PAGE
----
Science Center Objects

WERC scientists are defining the past, present, and future of wildfires for wildlife and human communities. Explore this webpage to learn about specific, ongoing projects across California and parts of Nevada.

Wildfires may seem like untamable forces of nature, but there are very real environmental and human factors driving them. Scientists with the U.S. Geological Survey, Western Ecological Research Center (WERC) are providing resource managers with regional- and national-scale findings on the effects of historical fire and forest management, influences on current fire patterns, and the future of fire across California.

WERC is a USGS Ecosystems Mission Area center serving primarily California and Nevada. Eight WERC Principal Investigators operate out of field stations located in the two states’ diverse ecosystems. Their unique positions allow them to study wildfire history and behavior from the chaparral landscapes of southern California, to the Mojave Desert, and the forests of the Sierra Nevada mountain range. WERC scientists’ studies of this complex network of ecosystems lends their research both small- and large-scale applications.

USGS natural hazards and ecosystems science can assist managers and planners in finding solutions to reduce the risk of home and habitat loss — and help California truly learn to live with fire. Examples include investigations into the characteristics of wildfires from the Sierra Nevada to the Mojave; effects of wildfire on Greater Sage-grouse populations and habitat; recovery and post-fire restoration of critical habitat for listed species; changes in desert landscapes from increasingly frequent fires; effects of habitat disturbance, ash, and debris from wildfires on amphibians and reptiles; studies on fire trends and efficacy of fire management strategies to enhance forest resilience; and environmental and anthropogenic factors influencing wildfire size, severity, and frequency in southern California.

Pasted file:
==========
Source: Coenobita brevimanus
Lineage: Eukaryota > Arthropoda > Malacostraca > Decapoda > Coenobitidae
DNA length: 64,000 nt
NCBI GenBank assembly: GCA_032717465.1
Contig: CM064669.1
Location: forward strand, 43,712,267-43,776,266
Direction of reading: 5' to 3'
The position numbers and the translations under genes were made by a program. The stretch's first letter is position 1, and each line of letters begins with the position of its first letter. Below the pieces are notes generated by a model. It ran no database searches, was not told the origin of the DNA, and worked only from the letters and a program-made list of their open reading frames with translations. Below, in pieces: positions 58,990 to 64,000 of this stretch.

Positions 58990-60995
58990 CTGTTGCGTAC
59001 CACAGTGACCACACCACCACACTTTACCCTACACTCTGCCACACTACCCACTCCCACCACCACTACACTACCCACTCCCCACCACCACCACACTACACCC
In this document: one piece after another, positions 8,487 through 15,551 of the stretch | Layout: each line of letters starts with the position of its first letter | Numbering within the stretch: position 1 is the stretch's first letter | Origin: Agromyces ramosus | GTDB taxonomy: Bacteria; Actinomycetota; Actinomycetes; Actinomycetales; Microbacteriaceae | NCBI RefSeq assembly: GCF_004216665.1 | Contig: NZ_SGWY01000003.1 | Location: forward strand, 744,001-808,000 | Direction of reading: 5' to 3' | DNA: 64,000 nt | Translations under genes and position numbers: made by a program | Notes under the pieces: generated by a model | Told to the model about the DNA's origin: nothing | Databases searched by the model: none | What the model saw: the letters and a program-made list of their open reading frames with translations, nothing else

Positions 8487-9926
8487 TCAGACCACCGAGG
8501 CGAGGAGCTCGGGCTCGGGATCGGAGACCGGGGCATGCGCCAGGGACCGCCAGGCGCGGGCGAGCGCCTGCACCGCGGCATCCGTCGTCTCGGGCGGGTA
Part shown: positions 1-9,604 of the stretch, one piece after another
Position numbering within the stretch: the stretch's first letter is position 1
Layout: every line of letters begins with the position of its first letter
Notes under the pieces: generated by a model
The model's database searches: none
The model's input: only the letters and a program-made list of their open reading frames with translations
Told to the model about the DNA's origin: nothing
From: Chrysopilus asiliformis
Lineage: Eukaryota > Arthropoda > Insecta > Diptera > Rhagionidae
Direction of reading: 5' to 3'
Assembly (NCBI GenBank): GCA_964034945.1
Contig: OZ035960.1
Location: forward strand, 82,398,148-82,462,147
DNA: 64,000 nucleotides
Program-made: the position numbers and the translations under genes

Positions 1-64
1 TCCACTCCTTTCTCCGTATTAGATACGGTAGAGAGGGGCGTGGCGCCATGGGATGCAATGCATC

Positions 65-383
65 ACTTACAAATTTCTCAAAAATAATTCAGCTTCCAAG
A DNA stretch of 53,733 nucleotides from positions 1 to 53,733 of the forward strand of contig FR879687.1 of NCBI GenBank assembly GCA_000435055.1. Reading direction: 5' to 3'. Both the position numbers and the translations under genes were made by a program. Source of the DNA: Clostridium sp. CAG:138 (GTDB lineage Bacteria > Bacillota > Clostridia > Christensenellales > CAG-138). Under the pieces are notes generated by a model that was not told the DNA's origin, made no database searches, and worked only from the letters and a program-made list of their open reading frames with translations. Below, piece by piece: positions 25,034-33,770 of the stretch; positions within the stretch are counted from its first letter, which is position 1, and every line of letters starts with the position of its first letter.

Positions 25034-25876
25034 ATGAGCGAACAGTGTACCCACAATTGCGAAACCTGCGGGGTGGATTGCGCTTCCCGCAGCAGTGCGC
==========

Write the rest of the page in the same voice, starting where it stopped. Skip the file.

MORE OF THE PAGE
WERC Fire science partners

The USGS collaborates with the U.S. Forest Service, National Park Service, Bureau of Land Management, Department of Defense, U.S. Fish and Wildlife Service, Nevada Department of Wildlife, and California Department of Fish and Wildlife on fire science.

Download the current handout on WERC's fire science and explore specific projects under the "Related Science" tab.

Joshua trees burning in the Bulldog Fire in Mojave Desert tortoise habitat of southwestern Utah

Joshua trees burning in the Bulldog Fire in Mojave Desert tortoise habitat of southwestern Utah. These fires result in population losses of tortoises and modify the habitat in ways that takes decades to centuries to recover. (Credit: Todd C. Esque/USGS. Public domain.)

Photo of a prescribed burn in progress

Prescribed fire in the Sierra Nevada. Resource managers with the U.S. Forest Service (USFS) and other management agencies use controlled fires to clear dead vegetation and low-lying brush from a forest, lowering the risk that future wildfires will have enough fuel to grow to dangerous sizes. (Credit: Eric Knapp/USFS. Public domain.)